Richard Russo, |
Bridge of Sighs
Unlike today's James Pattersons and Danielle Steels, who can bust out multiple novels in a single year, Richard Russo is an author of patience, spending a number of years in crafting captivating and engrossing worlds for his readers to playfully dissect. And his projects aren't rainy-day reads, either. His most recent novel, Bridge of Sighs, weighs in at a hefty 640 pages. Obviously I wasn't able to complete it in a single sitting.
But that's exactly what I like about Russo. Instead of writing a story that strictly follows one character overcoming a single obstacle during the course of a couple days or weeks -- as less ambitious authors tend to write -- Russo's scope is way broader. He captures the lives of multiple characters over a period of many years, sometimes decades, as in the case of Bridge of Sighs.
Like in his previous effort, the 2002 Pulitzer Prize for Fiction winner Empire Falls, Bridge of Sighs is set in a small, fictional town that is quickly deteriorating. Instead of Empire Falls, Maine, we now find ourselves in Thomaston, located in upstate New York. Though told through multiple points of view (especially as the novel comes to a close), the book is mainly about Louis Charles "Lucy" Lynch, a man, now 60, who has spent his entire life in the small town without ever having stepped foot in any other place. He and his wife of 40 years, Sarah, plan to break this sorry track record with a trip to Italy. There, the couple will attempt to get reacquainted with Lucy's oldest friend, Bobby Marconi, an accomplished artist who escaped Thomaston so long ago, and without any intention of ever going back.
If anything, this is really a mere snippet of what Russo covers in his sprawling, aspiring story. A backbone, if you will. So much of the work, actually, is set in the past, detailing Lucy's youth in the poor side of town and palling around with Bobby, his only friend. Eventually, his father finds new work, so the Lynch family moves to a nicer section of Thomaston, complete with new surroundings, new experiences and new challenges. Coupled with Lucy's narrative are the life stories of Bobby and eventually Sarah, who both take over a chunk of Russo's spotlight as well.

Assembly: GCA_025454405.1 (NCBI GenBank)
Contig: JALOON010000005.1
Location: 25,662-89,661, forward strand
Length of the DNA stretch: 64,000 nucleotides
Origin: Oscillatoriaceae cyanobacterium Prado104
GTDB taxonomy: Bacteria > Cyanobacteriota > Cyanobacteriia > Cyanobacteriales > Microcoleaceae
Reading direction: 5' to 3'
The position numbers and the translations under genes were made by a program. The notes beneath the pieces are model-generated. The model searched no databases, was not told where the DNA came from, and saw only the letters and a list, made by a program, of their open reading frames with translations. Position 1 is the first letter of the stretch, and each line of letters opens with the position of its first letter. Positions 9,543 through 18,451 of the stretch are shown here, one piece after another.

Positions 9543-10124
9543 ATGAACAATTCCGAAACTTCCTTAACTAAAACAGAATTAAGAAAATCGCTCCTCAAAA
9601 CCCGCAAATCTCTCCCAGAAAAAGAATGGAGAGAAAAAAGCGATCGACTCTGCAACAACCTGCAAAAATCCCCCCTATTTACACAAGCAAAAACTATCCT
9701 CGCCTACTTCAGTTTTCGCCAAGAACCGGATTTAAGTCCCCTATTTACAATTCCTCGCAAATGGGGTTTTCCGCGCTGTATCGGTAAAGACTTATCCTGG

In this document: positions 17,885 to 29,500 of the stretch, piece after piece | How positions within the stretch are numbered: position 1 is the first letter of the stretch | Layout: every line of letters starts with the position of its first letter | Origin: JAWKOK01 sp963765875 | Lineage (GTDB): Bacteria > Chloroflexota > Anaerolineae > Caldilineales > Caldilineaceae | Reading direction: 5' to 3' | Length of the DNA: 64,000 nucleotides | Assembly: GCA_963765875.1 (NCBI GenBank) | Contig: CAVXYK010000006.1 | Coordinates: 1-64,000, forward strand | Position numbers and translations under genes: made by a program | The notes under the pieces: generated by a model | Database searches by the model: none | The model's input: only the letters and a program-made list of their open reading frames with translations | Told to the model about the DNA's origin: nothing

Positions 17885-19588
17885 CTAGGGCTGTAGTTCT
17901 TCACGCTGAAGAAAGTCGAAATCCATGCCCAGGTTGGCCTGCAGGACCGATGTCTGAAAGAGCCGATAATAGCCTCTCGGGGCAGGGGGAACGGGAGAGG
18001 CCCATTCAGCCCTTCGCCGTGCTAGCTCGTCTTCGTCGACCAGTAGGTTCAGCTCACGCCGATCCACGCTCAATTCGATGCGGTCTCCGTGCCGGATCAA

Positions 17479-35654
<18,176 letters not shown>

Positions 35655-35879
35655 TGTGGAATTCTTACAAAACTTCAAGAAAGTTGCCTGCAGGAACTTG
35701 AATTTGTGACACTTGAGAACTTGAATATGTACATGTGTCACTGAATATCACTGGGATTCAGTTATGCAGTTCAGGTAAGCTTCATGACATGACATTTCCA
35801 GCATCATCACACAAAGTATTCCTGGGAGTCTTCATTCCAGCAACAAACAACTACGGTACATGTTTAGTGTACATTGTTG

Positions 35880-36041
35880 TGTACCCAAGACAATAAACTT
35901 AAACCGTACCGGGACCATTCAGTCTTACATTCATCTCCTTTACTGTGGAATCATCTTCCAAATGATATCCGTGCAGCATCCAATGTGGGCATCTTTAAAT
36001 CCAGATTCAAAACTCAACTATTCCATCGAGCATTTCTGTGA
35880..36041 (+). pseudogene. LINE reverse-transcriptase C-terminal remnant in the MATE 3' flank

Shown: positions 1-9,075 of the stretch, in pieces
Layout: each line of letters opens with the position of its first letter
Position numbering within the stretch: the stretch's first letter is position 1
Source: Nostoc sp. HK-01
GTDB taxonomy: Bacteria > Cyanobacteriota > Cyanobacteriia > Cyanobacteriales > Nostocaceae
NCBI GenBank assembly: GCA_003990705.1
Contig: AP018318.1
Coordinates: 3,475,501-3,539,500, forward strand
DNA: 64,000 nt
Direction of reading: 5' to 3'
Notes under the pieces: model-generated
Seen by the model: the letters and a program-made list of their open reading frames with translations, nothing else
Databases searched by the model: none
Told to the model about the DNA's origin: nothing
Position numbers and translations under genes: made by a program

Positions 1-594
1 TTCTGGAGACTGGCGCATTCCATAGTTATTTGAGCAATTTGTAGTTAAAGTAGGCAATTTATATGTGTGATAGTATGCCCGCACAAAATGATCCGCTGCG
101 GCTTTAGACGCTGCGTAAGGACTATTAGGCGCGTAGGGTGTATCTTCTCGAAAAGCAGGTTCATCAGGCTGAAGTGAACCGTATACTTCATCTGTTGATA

A qualm I do have with Bridge of Sighs, however, is that reading it becomes a bit tiresome, specifically during the final 100 to 150 pages. There comes a point -- for me, around page 500 -- where as the reader you're just ready to reach Russo's conclusion. And I couldn't help but feel like the book dragged some in its latter end, no matter how much I was enjoying what I was reading (and had already read). I take it Russo was probably allotted extra liberty by his editors in crafting his new tale given his Pulitzer Prize win in 2002. Even so, I feel the story surely would have benefited if more tweaks had been made during the editing process.
This aside, Bridge of Sighs is wonderful fiction and a worthy follow-up to Empire Falls, my first Russo read. I'm now anxious to check out the author's earlier material.
11 July 2009
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